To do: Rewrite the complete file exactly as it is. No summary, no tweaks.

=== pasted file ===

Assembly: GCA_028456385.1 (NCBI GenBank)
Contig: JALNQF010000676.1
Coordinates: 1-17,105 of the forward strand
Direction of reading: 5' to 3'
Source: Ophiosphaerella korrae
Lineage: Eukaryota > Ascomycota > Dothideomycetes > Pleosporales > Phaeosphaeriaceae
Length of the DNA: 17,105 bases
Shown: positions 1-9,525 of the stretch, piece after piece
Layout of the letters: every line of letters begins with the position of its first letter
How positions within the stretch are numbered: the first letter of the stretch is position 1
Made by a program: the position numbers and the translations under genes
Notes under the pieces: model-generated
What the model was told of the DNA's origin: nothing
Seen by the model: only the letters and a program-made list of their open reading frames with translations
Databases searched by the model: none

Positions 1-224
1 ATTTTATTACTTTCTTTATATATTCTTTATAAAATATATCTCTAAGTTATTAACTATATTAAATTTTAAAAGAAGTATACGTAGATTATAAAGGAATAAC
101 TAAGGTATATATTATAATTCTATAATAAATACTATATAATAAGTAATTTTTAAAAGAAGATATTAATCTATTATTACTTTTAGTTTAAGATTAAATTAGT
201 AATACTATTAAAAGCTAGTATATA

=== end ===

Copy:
Assembly: GCA_028456385.1 (NCBI GenBank)
Contig: JALNQF010000676.1
Coordinates: 1-17,105 of the forward strand
Direction of reading: 5' to 3'
Source: Ophiosphaerella korrae
Lineage: Eukaryota > Ascomycota > Dothideomycetes > Pleosporales > Phaeosphaeriaceae
Length of the DNA: 17,105 bases
Shown: positions 1-9,525 of the stretch, piece after piece
Layout of the letters: every line of letters begins with the position of its first letter
How positions within the stretch are numbered: the first letter of the stretch is position 1
Made by a program: the position numbers and the translations under genes
Notes under the pieces: model-generated
What the model was told of the DNA's origin: nothing
Seen by the model: only the letters and a program-made list of their open reading frames with translations
Databases searched by the model: none

Positions 1-224
1 ATTTTATTACTTTCTTTATATATTCTTTATAAAATATATCTCTAAGTTATTAACTATATTAAATTTTAAAAGAAGTATACGTAGATTATAAAGGAATAAC
101 TAAGGTATATATTATAATTCTATAATAAATACTATATAATAAGTAATTTTTAAAAGAAGATATTAATCTATTATTACTTTTAGTTTAAGATTAAATTAGT
201 AATACTATTAAAAGCTAGTATATA